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Morality distortions as risk factor in bullying and cyberbullying.
Author/s: Simona C. S. Caravita, Luca Milani, Giulia Binaghi, Cristiana Apolloni 
Year:  2018 Issue: Language: Italian 
Pages:  20 Pg. 47-66 FullText PDF:  262 KB
DOI:  10.3280/MAL2018-001004
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Studies indicate that morality is important for the explanation of bullying, and that bullying and cyberbullying overlap, although these phenomena are often considered separately. The present study involved 206 adolescents (14-17 years) and was aimed at investigating whether moral acceptability of bullying and other moral dimensions differ in cyberbullying in comparison to bullying. Adolescents’ perceptions of the severity of cyberbullying as compared to bullying did not differ significantly. Nevertheless, off-line bullying elicited higher moral disengagement and moral emotions than cyberbullying. Perceiving bullying as morally acceptable was associated with both online and offline bullying, and with defending the victim but only offline. Moral disengagement was also positively associated with the outsider role only in offline bullying situations. Hence, morality seemed to be more relevant in explaining traditional bullying than cyberbullying. Nevertheless, a moral dilution appears in cyberbullying.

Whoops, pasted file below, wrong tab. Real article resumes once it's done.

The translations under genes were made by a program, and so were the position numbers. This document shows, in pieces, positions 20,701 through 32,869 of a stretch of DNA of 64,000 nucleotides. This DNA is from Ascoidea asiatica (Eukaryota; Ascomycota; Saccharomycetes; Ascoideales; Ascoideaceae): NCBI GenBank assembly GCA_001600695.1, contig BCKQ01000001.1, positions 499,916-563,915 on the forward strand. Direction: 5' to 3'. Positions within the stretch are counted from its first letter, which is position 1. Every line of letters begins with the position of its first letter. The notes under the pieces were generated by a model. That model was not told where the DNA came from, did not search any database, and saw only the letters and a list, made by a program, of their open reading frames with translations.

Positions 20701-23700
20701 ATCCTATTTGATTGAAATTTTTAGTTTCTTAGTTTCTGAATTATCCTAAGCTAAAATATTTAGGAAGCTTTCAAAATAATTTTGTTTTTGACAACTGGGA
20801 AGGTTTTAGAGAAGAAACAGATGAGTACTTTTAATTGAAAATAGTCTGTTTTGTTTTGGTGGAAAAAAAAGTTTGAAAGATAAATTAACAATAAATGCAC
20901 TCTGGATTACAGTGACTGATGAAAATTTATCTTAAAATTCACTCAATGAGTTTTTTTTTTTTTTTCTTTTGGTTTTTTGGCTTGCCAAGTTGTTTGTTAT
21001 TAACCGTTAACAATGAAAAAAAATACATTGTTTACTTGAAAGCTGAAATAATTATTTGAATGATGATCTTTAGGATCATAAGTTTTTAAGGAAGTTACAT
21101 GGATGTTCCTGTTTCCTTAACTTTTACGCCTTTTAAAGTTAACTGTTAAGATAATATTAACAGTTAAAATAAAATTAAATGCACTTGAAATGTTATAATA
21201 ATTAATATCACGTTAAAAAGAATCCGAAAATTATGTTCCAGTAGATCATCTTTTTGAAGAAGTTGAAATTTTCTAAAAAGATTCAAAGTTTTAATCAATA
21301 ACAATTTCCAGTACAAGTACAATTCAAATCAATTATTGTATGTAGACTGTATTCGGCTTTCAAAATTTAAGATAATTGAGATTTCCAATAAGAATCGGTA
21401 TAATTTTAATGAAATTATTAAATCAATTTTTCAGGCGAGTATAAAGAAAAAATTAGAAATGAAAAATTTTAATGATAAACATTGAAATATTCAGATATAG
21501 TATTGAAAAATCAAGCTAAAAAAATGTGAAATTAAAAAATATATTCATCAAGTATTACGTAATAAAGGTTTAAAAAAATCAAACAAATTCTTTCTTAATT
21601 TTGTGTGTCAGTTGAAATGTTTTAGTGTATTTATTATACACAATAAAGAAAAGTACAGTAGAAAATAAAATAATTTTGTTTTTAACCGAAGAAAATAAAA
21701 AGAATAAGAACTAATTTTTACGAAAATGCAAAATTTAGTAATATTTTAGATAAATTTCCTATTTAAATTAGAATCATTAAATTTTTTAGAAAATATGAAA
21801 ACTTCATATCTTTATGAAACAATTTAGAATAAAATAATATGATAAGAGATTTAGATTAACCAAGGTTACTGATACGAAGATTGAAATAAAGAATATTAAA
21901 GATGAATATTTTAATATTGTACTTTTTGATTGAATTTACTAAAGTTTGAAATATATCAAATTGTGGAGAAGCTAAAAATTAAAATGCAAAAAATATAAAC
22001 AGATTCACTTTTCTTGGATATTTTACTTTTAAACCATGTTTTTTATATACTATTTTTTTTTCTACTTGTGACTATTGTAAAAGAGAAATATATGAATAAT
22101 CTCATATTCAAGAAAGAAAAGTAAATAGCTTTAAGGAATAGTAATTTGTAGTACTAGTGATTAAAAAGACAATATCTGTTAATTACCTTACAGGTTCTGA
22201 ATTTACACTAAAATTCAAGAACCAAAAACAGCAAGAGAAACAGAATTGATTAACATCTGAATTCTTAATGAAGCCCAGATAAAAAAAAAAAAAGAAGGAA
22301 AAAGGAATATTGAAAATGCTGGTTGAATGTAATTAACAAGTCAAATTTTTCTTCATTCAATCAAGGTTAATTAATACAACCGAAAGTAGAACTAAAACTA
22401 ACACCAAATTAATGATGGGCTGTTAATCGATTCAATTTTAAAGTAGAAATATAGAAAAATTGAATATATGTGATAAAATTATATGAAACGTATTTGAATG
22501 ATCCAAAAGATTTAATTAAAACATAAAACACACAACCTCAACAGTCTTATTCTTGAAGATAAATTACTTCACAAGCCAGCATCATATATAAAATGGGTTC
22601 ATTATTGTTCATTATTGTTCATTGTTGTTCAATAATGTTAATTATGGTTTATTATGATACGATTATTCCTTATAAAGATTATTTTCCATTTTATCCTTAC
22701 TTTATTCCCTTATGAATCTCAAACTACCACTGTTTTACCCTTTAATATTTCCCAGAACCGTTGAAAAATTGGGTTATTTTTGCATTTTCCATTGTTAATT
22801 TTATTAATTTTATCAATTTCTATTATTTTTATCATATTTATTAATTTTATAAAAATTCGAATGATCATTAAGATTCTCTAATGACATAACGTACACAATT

Keywords: Bullying, cyberbullying, morality, moral disengagment, moral emotions

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Simona C. S. Caravita, Luca Milani, Giulia Binaghi, Cristiana Apolloni, Morality distortions as risk factor in bullying and cyberbullying. in "MALTRATTAMENTO E ABUSO ALL’INFANZIA" 1/2018, pp. 47-66, DOI:10.3280/MAL2018-001004


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